Mama's Boys

by Townsend Walker


     It was late.  He'd put in a long day.  Stopped at Tony's.  A steak and a couple of glasses of St. Emilion; then grabbed a cab home.  Uptown, he got out; saw somebody sprawled across the bottom steps of his brownstone. 

     “Hey!  What are you doing?”

     A pale face was illuminated by the street light.  A voice rasped, “Charlie?”

     “Do I know you?” 

     “It's Bill.”

The side of his little brother's thin face was streaked with dirt, and a bruised patch of leg stuck out between his cuff and shoe.  Jeezus.  It was the grungy baby, sometimes in his brothers' clothes, sometimes in his sisters', always in everyone's way, the last of nine.  Eventually one of the older kids would pick him up and plop him in the wobbly high chair they'd all used, then ignore him. 

“What are you doing here, Billy?”

“Just come to see my big brother.”

Billy started to get up and slipped. 

“That fancy little wife of yours home?”

     Charlie was glad she wasn't.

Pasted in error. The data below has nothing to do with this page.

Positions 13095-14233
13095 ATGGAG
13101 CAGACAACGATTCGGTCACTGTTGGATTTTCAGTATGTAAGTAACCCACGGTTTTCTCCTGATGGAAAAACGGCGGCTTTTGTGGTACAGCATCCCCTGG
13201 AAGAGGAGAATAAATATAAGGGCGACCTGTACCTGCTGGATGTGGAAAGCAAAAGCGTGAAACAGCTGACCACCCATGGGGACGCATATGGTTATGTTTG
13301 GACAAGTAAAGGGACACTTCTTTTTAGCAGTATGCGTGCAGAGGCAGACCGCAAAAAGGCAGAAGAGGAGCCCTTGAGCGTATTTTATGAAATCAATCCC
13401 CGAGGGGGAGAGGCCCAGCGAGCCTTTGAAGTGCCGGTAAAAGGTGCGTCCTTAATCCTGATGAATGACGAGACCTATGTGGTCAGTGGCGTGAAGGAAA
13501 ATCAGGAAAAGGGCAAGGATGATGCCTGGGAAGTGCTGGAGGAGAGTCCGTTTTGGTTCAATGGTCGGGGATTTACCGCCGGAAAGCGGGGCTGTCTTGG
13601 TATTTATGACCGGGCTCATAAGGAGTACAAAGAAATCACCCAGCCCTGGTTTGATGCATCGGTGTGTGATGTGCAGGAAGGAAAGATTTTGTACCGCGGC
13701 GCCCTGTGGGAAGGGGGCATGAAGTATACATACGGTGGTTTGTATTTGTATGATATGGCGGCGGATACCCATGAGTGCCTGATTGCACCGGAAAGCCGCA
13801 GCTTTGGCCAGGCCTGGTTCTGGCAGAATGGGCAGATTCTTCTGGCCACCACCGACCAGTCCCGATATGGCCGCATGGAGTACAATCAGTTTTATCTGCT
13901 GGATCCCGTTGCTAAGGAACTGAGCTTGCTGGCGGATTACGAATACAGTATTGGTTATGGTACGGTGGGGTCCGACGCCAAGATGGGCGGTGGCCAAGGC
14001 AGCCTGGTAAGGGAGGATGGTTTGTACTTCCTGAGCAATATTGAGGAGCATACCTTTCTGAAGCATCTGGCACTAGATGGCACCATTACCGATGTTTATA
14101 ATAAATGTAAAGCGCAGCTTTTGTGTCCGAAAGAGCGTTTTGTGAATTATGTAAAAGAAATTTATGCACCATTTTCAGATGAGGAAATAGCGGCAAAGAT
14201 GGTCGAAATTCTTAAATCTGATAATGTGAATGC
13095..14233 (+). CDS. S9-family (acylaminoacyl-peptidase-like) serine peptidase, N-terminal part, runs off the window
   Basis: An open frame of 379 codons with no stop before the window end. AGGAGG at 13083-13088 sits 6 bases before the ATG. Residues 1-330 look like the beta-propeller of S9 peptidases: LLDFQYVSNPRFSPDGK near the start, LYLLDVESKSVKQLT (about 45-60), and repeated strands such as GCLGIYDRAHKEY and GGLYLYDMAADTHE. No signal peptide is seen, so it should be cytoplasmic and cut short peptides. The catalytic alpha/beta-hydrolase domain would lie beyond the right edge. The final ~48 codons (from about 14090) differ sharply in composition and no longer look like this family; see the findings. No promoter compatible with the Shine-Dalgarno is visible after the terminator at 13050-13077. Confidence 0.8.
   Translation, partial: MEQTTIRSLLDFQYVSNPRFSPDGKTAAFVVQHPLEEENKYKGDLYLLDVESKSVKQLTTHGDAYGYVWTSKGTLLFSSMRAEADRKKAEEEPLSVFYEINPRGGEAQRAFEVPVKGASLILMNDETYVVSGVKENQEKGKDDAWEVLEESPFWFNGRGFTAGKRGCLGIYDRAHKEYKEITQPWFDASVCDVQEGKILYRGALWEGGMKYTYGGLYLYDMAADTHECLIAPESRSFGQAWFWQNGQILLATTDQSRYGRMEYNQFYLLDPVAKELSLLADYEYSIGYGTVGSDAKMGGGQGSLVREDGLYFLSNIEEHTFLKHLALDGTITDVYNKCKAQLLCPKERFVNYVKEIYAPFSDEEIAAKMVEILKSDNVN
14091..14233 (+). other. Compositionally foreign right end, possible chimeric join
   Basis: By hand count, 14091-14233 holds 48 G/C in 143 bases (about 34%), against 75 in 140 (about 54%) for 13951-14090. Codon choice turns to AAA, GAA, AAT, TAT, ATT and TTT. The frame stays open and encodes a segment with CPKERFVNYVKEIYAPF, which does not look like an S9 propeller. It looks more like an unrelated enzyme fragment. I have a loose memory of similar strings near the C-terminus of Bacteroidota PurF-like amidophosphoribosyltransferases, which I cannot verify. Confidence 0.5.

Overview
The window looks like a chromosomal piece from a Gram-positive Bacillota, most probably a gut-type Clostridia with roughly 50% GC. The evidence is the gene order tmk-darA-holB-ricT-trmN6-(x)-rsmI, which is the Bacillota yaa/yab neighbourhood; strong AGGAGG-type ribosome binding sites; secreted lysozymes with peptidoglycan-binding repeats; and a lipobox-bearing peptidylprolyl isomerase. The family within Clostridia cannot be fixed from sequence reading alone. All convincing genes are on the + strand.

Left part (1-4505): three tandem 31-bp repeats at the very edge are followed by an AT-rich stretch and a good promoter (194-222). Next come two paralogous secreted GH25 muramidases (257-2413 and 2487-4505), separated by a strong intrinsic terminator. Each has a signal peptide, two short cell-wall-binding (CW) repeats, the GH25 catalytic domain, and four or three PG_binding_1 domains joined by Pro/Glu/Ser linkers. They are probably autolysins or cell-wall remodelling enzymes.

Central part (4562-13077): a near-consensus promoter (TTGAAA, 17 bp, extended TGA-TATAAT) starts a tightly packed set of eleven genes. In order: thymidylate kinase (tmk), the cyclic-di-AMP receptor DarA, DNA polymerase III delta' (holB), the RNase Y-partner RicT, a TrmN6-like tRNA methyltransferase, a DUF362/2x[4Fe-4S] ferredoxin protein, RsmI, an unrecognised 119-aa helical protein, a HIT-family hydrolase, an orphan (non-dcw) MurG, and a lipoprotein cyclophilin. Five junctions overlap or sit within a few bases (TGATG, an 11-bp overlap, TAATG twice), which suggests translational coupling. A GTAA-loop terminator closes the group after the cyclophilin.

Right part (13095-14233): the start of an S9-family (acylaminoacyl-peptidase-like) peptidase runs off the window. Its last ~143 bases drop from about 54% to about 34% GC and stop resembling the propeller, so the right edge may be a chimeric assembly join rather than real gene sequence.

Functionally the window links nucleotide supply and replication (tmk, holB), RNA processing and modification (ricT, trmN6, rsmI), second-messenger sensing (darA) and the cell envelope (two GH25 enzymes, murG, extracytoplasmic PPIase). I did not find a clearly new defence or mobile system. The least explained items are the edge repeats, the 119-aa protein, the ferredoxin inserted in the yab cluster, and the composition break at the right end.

“Nope, took the kids to Rochester to visit her parents.  Good thing for you.” 

     That was unnecessary, why do I let him get to me.  Charlie reached down to give his brother a hand.  Close up, the acrid scent of urine assaulted him.  “Christ, you smell.” 

     “Can I use your shower, borrow some clothes?”

     “Never change, do you?  Always asking for something.”

     Billy stepped back.

     “Just a shower and some clothes, then I'll go.”

     While Billy was upstairs showering, Charlie tried to remember the last time he'd seen his kid brother: three, maybe four years ago.  They'd never been close; thirteen years between them.  But then Billy had never been close to anyone.  He'd show up at some family affair, guided by some preternatural sense of timing, clown for the kids, mock his more successful brothers and sisters, cause a row, and disappear.